Wednesday, March 11, 2015
Employee engagement and retention poised to become a crisis
Lack of employee engagement is the top issue currently facing 87 percent of Human Resources and business leaders (up from 79 percent last year), according to Deloitte's third annual Global Human Capital Trends 2015. Yet, the majority of organizations are still failing to take action to improve their culture, potentially jeopardizing future growth.
The survey was conducted among more than 3,300 HR and business leaders in 106 countries, and is one of the largest global studies of talent, leadership and HR challenges. The number of HR and business leaders who cited engagement as being "very important" doubled from 26 percent last year to 50 percent this year. 60 percent of HR and business leaders surveyed said they do not have an adequate program to measure and improve engagement, indicating a lack of preparedness for addressing this issue. Only 12 percent of HR and business leaders have a program in place to define and build a strong culture; while only 7 percent rated themselves as excellent at measuring, driving and improving engagement and retention.
"As demand for talent picks up, the balance of power in business is rapidly shifting from the employer to the employee," said Josh Bersin, principal and founder of Bersin by Deloitte, in a news release. "Moreover, workers are becoming more mobile, contingent and autonomous, and as a result, harder to manage and engage. In this new world of work, organizations need to re-imagine the way they manage people and come up with new, out-of-the-box ideas to make themselves relevant."
Leadership, learning, and skills gap take center stage
Leadership gaps - last year's most critical issue - continued to be top of mind for HR and business leaders, 86 percent of whom cited it as a top issue this year. However, the number of respondents who said this was a "very important" issue jumped from 38 percent last year, to 50 percent this year. Interestingly, according to the Deloitte Business Confidence Report 2014, only 49 percent of C-level executives surveyed indicate that they are committed to developing leadership skills at all levels of the organization.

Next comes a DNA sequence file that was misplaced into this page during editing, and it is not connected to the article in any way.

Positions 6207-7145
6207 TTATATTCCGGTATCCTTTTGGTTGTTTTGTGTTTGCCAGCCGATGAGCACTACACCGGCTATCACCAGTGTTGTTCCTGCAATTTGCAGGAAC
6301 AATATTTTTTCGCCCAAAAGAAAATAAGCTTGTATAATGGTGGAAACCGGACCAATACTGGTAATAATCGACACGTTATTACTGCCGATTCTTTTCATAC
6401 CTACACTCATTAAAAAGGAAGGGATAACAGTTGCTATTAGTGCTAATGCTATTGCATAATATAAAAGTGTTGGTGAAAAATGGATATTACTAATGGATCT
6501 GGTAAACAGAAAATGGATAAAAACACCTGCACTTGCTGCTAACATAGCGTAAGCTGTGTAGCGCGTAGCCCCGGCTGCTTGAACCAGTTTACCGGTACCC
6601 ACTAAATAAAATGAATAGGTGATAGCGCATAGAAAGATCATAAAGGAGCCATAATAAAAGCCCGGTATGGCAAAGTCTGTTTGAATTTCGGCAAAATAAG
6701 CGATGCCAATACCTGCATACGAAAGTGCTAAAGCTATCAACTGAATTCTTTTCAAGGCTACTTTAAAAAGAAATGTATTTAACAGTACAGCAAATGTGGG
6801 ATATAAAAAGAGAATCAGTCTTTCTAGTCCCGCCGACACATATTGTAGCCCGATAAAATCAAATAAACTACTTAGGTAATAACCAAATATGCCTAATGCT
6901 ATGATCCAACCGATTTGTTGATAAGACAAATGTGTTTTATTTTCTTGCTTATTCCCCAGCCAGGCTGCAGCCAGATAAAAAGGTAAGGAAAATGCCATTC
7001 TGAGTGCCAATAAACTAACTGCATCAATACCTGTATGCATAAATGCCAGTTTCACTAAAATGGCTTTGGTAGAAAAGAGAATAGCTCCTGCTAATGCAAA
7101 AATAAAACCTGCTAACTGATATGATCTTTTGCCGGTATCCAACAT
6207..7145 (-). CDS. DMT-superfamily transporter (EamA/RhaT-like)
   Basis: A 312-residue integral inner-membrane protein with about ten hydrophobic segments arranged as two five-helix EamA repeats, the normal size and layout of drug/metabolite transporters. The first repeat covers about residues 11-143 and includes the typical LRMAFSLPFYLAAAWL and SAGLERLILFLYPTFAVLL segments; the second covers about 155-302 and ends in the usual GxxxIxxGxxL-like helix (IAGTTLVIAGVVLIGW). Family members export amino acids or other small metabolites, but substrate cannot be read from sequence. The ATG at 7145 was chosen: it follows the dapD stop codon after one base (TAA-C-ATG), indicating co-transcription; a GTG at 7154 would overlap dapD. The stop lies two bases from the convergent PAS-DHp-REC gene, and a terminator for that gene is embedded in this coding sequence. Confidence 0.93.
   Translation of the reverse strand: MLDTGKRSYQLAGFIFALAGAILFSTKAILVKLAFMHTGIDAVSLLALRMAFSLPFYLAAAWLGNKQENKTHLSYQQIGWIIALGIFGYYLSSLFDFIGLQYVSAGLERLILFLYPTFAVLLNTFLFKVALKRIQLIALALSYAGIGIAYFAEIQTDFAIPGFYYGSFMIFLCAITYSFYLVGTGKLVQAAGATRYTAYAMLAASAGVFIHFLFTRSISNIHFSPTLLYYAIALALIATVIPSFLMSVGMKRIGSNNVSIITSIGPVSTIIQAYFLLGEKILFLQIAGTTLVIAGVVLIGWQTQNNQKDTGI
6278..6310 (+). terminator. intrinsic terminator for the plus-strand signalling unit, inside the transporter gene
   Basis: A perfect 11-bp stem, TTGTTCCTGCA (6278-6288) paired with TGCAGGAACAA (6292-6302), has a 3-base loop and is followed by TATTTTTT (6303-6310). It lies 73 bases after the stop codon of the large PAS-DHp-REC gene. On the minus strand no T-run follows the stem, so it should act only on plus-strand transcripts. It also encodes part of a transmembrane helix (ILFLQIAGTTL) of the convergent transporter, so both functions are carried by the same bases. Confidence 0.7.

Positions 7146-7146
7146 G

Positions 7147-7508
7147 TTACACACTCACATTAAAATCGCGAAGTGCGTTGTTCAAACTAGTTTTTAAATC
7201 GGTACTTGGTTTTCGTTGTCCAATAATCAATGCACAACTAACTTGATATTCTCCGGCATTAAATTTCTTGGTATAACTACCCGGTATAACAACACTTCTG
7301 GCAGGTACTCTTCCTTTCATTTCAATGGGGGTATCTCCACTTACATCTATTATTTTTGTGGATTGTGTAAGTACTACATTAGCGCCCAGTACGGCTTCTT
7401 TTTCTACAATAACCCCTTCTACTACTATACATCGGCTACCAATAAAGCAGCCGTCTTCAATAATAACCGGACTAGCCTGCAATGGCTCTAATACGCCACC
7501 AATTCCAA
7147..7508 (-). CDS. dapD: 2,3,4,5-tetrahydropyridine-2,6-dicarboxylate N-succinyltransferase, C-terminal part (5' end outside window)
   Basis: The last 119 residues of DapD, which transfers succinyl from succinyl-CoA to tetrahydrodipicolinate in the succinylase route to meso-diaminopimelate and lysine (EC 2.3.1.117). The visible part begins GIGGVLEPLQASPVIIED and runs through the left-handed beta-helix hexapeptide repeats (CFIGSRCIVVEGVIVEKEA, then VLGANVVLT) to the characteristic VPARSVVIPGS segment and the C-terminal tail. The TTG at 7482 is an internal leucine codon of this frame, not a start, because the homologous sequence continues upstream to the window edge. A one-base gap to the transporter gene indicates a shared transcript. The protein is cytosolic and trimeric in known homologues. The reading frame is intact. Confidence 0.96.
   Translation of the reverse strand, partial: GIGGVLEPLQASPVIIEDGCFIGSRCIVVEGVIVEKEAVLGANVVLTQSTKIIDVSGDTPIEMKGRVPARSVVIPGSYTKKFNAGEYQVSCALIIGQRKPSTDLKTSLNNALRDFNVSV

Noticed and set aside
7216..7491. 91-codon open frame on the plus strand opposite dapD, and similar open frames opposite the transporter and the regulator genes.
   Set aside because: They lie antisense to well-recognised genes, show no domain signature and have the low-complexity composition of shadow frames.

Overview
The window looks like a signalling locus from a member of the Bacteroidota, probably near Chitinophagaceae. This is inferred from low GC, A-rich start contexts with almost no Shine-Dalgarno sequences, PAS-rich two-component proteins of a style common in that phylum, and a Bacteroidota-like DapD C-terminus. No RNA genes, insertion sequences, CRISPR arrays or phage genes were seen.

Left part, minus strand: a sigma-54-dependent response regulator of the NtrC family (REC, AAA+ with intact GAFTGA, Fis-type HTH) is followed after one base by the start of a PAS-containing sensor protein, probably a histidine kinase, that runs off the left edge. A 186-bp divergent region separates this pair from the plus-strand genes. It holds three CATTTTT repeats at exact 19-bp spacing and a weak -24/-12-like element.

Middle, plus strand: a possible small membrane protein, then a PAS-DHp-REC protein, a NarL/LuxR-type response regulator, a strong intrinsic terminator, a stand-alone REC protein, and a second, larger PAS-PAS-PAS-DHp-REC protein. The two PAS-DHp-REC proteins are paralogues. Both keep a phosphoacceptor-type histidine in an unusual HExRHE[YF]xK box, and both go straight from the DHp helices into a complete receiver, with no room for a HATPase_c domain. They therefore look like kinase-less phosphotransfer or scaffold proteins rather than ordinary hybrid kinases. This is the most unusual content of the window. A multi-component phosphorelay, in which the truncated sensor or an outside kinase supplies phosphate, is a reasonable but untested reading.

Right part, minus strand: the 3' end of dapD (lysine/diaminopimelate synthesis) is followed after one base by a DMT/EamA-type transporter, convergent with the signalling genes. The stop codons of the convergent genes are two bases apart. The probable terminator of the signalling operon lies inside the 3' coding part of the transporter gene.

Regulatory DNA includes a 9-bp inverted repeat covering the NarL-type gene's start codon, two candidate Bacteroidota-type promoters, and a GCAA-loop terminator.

Recognizing the fact that a general lack of skills is likely to impede business growth, 85 percent of HR and business leaders ranked learning and development as a top issue, compared to 70 percent last year, making this the third most critical issue in this year's survey. Meanwhile, 80 percent of respondents cited workforce skills as a top issue (up from 75 percent last year), and 35 percent rated the lack of skills in HR as a "very important" problem, up from 25 percent last year.
"There are significant shifts happening in the global workplace that business must actively manage," said Brett Walsh, global human capital practice leader at Deloitte Touche Tohmatsu Limited, in the release. "In addition to workers' changing expectations of employers, skills needed on the job are changing faster than ever. Organizations are quickly falling behind on developing the right skills across all levels. There's an urgent need for organizations to re-evaluate their learning programs and treat leadership development as a long term investment, rather than a discretionary training spend item when times are favorable."